"Waterton hall in the Isle of Axeholme, co. Lincoln, is now a solitary farmhouse near the west bank of the river Trent, three miles south of the confluence of that tiver with the Ouse.

The Isle of Axeholme. a flat delta some 19 miles long by 9 broad between the River Trent on the east and the old courses of the Don, Idle, and Torne on the west, once covered with forest, subsequently became a marsh; the task of draining and reclaiming of which went on for centuries to be completed by the Dutchman Cornelius Vermuyden in 1626.

The country arround is traversed by dykes; looking across the Trent there is a fine view of the high ground above the east bank of that river, with the village of Burton Stather in a commanding position.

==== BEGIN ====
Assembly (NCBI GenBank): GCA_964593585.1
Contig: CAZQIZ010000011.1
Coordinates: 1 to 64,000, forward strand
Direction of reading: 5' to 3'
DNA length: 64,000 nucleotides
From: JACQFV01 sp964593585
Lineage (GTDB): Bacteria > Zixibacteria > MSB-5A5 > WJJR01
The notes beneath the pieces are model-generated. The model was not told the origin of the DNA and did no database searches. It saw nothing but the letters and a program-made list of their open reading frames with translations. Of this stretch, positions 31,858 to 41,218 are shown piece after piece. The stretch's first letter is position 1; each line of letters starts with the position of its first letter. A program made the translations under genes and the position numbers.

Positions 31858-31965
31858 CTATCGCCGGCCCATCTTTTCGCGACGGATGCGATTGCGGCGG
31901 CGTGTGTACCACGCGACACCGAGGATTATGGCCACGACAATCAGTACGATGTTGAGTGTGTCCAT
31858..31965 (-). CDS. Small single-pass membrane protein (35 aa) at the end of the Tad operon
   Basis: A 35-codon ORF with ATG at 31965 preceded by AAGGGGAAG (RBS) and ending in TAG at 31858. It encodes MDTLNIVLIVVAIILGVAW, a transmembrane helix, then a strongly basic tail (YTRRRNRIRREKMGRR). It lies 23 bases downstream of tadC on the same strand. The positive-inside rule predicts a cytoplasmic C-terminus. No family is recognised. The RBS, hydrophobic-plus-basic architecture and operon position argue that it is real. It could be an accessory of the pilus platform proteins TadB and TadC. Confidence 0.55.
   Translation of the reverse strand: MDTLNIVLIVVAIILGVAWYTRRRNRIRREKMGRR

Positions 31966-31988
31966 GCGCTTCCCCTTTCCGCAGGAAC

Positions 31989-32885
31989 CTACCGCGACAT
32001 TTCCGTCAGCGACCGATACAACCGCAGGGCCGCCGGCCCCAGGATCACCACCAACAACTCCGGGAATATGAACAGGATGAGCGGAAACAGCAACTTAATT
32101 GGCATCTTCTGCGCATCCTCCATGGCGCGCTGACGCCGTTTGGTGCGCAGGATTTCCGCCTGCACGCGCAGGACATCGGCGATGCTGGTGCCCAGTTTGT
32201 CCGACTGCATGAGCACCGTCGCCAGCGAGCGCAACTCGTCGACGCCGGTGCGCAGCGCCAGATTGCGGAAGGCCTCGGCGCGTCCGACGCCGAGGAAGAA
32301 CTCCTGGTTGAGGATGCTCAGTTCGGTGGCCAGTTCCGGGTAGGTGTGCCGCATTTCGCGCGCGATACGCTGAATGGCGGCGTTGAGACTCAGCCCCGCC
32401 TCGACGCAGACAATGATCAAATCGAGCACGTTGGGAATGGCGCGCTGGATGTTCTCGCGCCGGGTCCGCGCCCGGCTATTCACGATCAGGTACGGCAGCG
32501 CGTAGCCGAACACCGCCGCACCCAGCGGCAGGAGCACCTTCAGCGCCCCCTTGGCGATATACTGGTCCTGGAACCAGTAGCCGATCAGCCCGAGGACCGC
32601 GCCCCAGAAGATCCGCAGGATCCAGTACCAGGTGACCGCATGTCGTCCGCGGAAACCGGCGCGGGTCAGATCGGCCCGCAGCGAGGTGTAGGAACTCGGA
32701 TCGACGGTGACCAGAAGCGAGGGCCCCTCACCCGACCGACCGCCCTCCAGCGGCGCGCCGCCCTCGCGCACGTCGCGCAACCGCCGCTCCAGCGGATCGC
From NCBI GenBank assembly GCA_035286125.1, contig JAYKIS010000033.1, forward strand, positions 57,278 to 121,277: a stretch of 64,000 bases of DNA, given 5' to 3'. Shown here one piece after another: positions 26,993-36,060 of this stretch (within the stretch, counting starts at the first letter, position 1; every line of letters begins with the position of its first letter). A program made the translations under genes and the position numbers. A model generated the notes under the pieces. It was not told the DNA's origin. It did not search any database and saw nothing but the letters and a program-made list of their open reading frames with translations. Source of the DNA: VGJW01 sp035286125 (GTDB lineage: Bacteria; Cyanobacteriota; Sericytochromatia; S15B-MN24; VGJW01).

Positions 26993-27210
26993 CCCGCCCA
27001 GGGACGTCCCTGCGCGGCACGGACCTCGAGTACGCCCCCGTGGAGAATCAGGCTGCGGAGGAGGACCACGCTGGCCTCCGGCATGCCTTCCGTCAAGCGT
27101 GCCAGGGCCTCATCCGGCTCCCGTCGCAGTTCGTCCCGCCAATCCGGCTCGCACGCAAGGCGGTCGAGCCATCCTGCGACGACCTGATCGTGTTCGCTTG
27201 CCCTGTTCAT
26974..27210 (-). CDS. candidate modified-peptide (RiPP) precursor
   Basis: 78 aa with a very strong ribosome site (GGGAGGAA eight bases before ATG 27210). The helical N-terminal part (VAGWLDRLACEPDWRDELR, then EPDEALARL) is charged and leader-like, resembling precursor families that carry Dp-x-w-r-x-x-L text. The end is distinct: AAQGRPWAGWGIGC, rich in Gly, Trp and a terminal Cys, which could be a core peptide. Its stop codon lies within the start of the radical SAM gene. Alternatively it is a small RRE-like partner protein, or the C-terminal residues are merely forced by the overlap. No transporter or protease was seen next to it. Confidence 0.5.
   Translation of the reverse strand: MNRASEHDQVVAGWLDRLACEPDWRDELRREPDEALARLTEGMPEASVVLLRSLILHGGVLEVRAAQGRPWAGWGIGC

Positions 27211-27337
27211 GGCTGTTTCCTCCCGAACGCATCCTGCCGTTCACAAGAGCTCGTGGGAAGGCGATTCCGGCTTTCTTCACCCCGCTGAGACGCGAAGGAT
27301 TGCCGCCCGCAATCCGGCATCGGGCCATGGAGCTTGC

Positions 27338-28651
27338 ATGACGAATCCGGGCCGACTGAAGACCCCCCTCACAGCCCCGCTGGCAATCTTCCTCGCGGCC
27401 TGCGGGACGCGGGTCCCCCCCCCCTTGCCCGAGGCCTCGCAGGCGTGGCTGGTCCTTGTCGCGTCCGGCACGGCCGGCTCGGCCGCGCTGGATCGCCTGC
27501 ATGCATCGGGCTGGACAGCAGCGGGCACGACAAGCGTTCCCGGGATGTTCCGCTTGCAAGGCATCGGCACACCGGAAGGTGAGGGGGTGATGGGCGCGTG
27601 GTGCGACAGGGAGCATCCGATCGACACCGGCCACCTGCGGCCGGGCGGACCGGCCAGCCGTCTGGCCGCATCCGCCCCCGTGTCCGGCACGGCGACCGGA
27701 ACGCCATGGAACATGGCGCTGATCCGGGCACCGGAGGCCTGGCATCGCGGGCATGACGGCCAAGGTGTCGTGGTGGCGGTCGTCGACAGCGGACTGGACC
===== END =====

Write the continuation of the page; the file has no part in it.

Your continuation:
The church contains monuments and a cross-legged effigy of the Sheffield family, who have been settled at Normanby in this parish ever since Robert Sheffield, knighted by Edward I, married Genette, daughter and coheir of Alexander Lounde." [2]

Reiner de Normanebi was the first to adopt the name 'Waterton', derived from this area, then called Watretone.

Nearby is the site of the medieval village of Waterton. Before the Norman Conquest it was held by the Saxon Fulcric who held one carucate (*) of land with a hall. At the time of the Domesday survey, it was wasteland.

Waterton village became deserted in the late 15th or 16th century.

Only the seven-bedroom Waterton Hall remains - now Waterton Hall Farm, built in Georgian times.